OAKLAND (CBS SF) — Oakland Mayor Jean Quan proposed laying off at least 105 city employees Monday to help the city balance its budget in order to cope with the state’s decision to eliminate redevelopment agencies statewide.
Quan said she and City Administrator Deanna Santana are proposing the layoffs because the city must act in order to comply with a recent California Supreme Court ruling that upheld Gov. Jerry Brown’s decision to eliminate redevelopment agencies.
Oakland joined many other cities from around the state who filed suit to try to stop Brown from eliminating the agencies.
Quan said the proposed layoffs are “very tough” and criticized Brown for doing away with the agencies, saying “it will hurt California cities’ ability to grow.”
Santana said it’s likely that more than 105 city employees will lose their jobs but the precise number isn’t yet known because city staff members are still rushing to finalize the details in order to comply with the court ruling.
Santana said the $28 million annually that the city received in redevelopment funds from the state completely funded 159 positions and partially funded another 69 positions so they at least partially paid for a total of 228 jobs.
KCBS’ Chris Filippi Reports:
Quan said the city now expects to have to lay off fewer employees than it originally anticipated because she and Santana are proposing to restructure city government by merging some departments and eliminating administrative services.
“There will be minimal cuts to core services and minimal cuts to police and fire,” Quan said.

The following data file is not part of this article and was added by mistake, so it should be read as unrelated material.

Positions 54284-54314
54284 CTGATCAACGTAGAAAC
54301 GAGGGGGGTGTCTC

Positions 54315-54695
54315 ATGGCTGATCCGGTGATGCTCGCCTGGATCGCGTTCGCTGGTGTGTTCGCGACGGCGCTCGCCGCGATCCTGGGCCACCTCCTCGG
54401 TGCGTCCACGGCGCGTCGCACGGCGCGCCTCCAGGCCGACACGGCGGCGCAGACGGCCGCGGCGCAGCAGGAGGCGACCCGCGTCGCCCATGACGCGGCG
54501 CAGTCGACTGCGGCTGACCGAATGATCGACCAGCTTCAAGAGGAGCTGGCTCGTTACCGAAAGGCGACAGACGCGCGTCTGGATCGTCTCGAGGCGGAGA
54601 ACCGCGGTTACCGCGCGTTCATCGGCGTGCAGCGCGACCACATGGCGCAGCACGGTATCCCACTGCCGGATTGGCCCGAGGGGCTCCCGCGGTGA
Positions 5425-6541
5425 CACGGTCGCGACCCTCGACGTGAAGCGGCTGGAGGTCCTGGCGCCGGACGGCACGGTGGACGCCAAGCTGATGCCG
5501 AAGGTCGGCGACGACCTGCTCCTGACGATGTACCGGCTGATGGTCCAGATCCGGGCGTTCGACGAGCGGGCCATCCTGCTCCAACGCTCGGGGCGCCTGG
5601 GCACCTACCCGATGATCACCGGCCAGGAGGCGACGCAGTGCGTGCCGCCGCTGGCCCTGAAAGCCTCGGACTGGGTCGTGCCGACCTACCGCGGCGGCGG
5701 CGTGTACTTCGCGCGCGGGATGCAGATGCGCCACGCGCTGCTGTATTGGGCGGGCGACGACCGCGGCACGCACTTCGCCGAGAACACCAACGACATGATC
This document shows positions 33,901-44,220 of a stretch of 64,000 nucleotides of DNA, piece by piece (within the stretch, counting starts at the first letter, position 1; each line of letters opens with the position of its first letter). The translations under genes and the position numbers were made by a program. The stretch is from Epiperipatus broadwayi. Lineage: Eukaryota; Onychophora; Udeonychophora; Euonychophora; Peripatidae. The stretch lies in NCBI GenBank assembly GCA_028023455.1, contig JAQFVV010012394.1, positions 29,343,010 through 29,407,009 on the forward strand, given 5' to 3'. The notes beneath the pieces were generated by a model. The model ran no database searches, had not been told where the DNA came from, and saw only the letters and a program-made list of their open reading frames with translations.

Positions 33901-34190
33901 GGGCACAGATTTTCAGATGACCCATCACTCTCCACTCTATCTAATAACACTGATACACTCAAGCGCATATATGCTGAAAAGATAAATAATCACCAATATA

She said no sworn personnel in Oakland’s police and fire departments will be laid off but some administrative services in those departments will be consolidated to cut costs.
Quan said there would be no cuts to libraries or services for seniors or the homeless but there will be some cuts to street-cleaning services and recreational programs.
The Oakland City Council will have a special meeting on Wednesday at which Quan and Santana will formally present their plan to balance the budget and make layoffs. The council, which has the power to modify their proposal, is then scheduled to vote on the matter on Jan. 31.
Santana issued layoff notices last week to 2,500 city employees who potentially could have been impacted by the layoffs in order to comply with the required 10-day notice for employees who could lose their jobs. The layoffs will be effective Feb. 3.
Linda Joseph, the field director for Service Employees International Union Local 1021, which represents many city employees, said “morale among city employees is very low because they’ve already made many sacrifices to help the city balance its budget.”
Joseph said she disagrees with the proposal by Quan and Santana to slash a large number of city employees at this time, saying she doesn’t think Oakland will lose all of its redevelopment money in February.
“I don’t agree with their approach and we don’t have a meeting of the minds,” Joseph said.
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